Old Barnsley was to be found in the West Riding of Yorkshire until 1974 when it became part of the new county of South Yorkshire along with other towns and cities including Sheffield, Rotherham and Doncaster. Barnsley featured in sheet 274 of the Ordnance Survey 6″ inch series of the West Riding of Yorkshire. The table below gives a breakdown of the areas covered by the North and South Barnsley area maps. Brief excerpts are also shown from the Kelly’s Directory of West Riding of Yorkshire 1881 to give a flavour and character of the area.
|North Barnsley||Yorkshire 274 NE||Barnsley town centre and Monk Bretton|
|South Barnsley||Yorkshire 274 SE||Barnsley town centre, Kendray and Worsborough|
BARNSLEY is a municipal borough, thriving market and union town and railway station in the ancient parish of Silkstone, 24 miles South East from Bradford, 17 South East from Huddersfield, 24 South East from Halifax and 14 from Dewsbury, 19 South from Leeds, 10 south West from Wakefield, 15 north from Sheffield, 39 south-south west from York, and 177 from London by road. The distance of Barnsley by railway are – from London 187 miles, York 41, Sheffield 19 1/2, Manchester 34 3/4, Liverpool 66, Doncaster 17, Rugby 105, Newcastle 125, and Derby 56. The Lancashire and Yorkshire, and the Manchester, Sheffield and Lincolnshire, and Midland railways unite at this town: here is also a branch line (6 1/2 miles in length) to Penistone, uniting with the Manchester, Sheffield and Lincolnshire, and Huddersfield and Sheffield railways. At Cudworth, 3 ¼ miles East, is the station of the Midland line, from which is a branch line to this town called the Barnsley and Cudworth railway, in connection with Manchester, Sheffield and Lincolnshire. Barnsley is a polling place for the southern division of the riding, in the union and petty sessional division of its own name, the division of Staincross wapentake, rural Deanery of Silkstone, archdeaconry of Craven, Diocese of Ripon and province of York. Town is situated on the declivity of a Hill, at the foot of which runs the river Dearne, and the Barnsley and Wakefield, and the Dearne and Dove canals.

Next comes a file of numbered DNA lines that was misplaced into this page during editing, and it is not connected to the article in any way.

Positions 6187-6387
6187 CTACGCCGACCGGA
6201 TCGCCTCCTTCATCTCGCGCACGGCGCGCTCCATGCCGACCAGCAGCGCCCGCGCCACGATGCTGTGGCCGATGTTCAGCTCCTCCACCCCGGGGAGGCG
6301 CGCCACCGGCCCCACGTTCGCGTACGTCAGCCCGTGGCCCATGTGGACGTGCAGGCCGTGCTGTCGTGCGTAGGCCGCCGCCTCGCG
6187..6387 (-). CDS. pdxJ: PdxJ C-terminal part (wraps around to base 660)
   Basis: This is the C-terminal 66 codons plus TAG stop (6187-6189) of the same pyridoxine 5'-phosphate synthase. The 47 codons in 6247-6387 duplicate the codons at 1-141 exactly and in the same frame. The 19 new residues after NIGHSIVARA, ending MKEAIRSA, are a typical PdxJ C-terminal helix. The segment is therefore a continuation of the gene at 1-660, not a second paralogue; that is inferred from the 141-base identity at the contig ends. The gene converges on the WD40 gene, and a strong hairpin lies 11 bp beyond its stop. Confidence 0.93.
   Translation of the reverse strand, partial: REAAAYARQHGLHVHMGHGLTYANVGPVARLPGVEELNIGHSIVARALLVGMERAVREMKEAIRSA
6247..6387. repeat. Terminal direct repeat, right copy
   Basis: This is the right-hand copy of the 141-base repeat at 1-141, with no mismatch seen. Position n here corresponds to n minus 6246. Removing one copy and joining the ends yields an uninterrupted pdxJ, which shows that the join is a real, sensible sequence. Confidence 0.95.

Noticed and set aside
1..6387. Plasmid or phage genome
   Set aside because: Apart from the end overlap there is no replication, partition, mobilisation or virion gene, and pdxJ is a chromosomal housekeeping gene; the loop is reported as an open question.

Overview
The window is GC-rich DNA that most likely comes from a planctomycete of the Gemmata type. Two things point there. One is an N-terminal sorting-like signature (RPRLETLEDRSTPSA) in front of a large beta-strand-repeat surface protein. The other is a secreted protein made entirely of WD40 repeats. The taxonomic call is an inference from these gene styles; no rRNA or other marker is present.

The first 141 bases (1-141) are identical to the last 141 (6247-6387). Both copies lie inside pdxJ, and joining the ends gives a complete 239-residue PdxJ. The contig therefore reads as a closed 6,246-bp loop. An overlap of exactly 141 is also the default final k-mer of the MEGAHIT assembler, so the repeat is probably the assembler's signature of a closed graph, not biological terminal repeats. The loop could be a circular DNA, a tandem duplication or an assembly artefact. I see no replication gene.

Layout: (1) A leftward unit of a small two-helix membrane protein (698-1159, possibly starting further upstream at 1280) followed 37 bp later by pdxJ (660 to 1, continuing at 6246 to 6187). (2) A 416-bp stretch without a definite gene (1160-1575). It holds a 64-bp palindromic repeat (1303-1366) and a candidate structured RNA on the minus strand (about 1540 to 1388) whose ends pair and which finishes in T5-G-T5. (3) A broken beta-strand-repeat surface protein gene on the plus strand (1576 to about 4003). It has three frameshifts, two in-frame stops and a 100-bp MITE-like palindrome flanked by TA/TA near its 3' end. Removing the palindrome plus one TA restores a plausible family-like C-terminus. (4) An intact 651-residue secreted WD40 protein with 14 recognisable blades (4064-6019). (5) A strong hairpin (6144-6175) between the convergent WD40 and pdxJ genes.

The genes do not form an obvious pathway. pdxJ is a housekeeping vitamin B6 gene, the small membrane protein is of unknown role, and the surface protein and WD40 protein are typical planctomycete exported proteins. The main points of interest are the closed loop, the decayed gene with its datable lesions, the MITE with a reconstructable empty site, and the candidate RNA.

The trade of the town has greatly increased since the commencement of the present century, when wire drawing (which was the ancient staple of the place) began to decline, and the manufacture of linen was introduced; during this period the population has increased more than fourfold, and the progress of manufacturing industry has largely developed the resources of the neighbourhood ; there are now many large mills in the town, in which from 800 to 1,000 power looms are employed in the manufacture of drills, diapers, damask, huckabacks, towellings, sheetings, and fancy vestings. Next to the linen trade, that of coal forms an important feature. Barnsley contains a bed of excellent coal, ten feet in thickness; several extensive collieries are constantly in active operation; there are also iron foundries, dyehouses, bleaching and print works, steam corn and saw mills, maltings and breweries.
The population in 1861 was 17,890, and in 1871 was 23,021 …